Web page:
Early in my career, I had the privilege of living in Europe allowing me the opportunity to travel to parts of the world that I had always wanted to visit. One of these locations was the country of Tunisia. I distinctly remember a trip to one of the local village markets, and the best way to describe the experience was “organized chaos”.
The smells were pungent and the volume of human voices was deafening. I would watch as patrons would be negotiating and haggling the price of an item with the vendor. It all began with the customer asking “how much?” It was an emotional and almost theatrical display of disgust at the initial asking price, which led to the vendor becoming angered at the then counter-offer. I watched this continue for sometimes up to 5 minutes and inevitably an agreed-upon price would almost always be arrived upon. (By the way – it never ended with them just splitting the difference.)
Why does this question create so much emotion? Let’s explore both sides of the transaction and what you need to do as the seller before you answer the “how much” question.
From the customer’s perspective, any purchase transaction first:
- creates a cascade of thoughts (memories), then
- generates a cascade of emotions (all memories have an emotion attached to it), which
- triggers a cocktail of neurochemicals that finally will
- drive a particular behaviour.
One of the brain’s primary functions is to protect itself so it will always look at any situation through the lens of self-preservation which means, thinking through worst-case scenarios. This is the primary driver of a buyer’s anxiety. As sales professionals, we need to understand that this deeply rooted dynamic is always in play and the good news is…
It can be minimized through the buying conversation.
A second factor to consider is the anchor point. This is the price/value the buyer has in their head as to what the items or service should be priced at from their perspective. I speak to this decision-making bias in detail in a past blog.
So, what is a sales professional to do when you have both biology and psychology seemingly designed to work against you?
You begin by changing the emotion attached to the buying experience and ensuring the proper anchor point, we can move the conversation from negative emotions and thoughts of “how is this salesman going to take advantage of me” to creating a deeper relationship by solving the customer’s meaningful problem. Here’s the rub: you truly must care about the customer’s problem more than how the customer can fix your problem (quota and $$).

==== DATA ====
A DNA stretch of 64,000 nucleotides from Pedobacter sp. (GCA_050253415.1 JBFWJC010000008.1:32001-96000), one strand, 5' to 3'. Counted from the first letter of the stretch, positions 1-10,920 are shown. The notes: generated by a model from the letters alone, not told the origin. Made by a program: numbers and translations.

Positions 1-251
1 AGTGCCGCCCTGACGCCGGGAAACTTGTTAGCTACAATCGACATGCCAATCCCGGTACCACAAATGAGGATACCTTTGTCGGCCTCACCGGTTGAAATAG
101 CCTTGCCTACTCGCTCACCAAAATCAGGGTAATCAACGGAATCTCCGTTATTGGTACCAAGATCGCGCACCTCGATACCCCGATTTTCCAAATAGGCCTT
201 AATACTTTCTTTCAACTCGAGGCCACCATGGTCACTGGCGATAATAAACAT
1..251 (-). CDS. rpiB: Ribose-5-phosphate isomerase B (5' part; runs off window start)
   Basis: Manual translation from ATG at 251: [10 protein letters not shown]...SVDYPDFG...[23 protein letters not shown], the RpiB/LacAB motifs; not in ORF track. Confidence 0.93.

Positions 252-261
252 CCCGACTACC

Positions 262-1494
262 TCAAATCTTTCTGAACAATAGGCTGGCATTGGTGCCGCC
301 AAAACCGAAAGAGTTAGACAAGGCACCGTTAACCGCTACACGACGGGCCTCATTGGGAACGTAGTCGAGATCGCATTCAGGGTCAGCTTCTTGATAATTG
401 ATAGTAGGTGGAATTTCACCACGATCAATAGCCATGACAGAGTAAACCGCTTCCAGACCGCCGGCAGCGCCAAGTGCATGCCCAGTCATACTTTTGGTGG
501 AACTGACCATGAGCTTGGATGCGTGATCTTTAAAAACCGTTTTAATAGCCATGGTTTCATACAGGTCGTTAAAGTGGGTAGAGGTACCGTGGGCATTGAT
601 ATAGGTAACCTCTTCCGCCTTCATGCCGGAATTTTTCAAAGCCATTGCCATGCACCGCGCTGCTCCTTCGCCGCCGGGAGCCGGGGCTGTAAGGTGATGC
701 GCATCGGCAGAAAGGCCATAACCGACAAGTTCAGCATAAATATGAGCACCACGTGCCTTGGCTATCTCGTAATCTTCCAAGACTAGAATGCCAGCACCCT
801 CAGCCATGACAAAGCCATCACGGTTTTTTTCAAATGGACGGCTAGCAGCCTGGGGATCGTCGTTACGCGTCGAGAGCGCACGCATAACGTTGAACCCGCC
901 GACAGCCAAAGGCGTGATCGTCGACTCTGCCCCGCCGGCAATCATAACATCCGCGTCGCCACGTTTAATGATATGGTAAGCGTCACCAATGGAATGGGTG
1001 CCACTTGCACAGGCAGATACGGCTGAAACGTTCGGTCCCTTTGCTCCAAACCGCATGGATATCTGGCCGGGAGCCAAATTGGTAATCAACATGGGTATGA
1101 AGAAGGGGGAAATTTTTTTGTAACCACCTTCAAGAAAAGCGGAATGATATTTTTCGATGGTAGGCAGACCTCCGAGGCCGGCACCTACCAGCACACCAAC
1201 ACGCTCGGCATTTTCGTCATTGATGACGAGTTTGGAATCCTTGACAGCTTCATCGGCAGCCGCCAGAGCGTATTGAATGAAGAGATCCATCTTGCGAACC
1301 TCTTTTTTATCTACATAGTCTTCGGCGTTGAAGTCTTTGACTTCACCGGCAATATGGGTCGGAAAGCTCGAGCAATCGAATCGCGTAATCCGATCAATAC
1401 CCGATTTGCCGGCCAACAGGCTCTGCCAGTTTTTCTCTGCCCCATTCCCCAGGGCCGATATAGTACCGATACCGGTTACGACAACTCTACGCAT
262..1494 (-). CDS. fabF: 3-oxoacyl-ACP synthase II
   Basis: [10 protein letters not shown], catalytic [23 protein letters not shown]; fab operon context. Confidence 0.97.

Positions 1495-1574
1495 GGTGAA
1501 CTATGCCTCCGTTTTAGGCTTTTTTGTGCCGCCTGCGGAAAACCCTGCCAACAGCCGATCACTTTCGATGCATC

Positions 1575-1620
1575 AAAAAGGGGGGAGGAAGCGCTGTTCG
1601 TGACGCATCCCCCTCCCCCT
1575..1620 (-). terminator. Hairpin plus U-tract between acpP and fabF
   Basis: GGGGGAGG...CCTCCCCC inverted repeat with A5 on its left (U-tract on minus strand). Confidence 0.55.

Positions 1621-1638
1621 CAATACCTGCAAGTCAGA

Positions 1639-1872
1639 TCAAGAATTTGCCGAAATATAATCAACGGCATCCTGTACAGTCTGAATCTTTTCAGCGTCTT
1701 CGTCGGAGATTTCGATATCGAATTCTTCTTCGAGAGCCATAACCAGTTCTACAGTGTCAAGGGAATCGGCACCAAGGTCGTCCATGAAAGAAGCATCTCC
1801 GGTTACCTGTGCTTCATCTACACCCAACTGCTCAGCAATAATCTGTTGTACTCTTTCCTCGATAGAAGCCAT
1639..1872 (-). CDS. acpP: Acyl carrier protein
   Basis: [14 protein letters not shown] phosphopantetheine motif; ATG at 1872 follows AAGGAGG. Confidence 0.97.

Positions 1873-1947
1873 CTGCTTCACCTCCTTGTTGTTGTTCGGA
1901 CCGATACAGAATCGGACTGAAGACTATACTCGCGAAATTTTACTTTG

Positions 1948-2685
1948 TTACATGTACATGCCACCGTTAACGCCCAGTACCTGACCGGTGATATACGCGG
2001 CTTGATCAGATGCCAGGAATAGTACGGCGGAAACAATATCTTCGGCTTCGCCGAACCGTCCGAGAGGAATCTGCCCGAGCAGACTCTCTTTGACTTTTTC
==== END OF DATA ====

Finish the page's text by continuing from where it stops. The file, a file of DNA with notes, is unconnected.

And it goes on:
To accomplish this, part of the process is to learn why they are interested in your product or service from their perspective, we call this the Prospect Story. By taking the time to understand the customer’s goals and challenges, you are having them participate in the conversation allowing you to gather information and language to use later in the conversation.
From there it’s a matter of asking insightful questions allowing you to vacillate between the validation part of the brain (neocortex), where judgment and skepticism live, to the emotional part of the brain (limbic system), where all decisions are actually initiated.
By helping the customer realize why their problem is meaningful, they consciously attach an emotion to the problem (usually negative) that the brain is now motivated to solve or eliminate. Once you help them identify the solution (your product or service), they go back to the validation part of the brain to justify it. We buy emotionally and justify the purchase rationally.
Finally, you need to help the customer discover the cost of not solving their problem through a monetary or identity lens – what will it cost them in their pocketbook or how will this affect their identity (good person, smart person, successful person, etc.). The assumption is that your product or service is priced lower than the cost of their problem. This contrast now sets the anchor point to a value proposition that they can clearly see, which makes the price of your product or service beneficial and valuable to them.
One final thought around an additional benefit of focusing on these steps. You will be building trust and authentic relationships with the customer that will move you from a vendor with products and services to a trusted advisor that will be helping your customers solve meaningful problems. Not only will you differentiate yourself from most salespeople, but this becomes a vocation of helping others in a meaningful way.
At Braintrust we have helped countless sales professionals create a conversation where they learn to discuss the right information, in the right way and in the right order. Visit www.braintrustacademy.com/launch to learn more.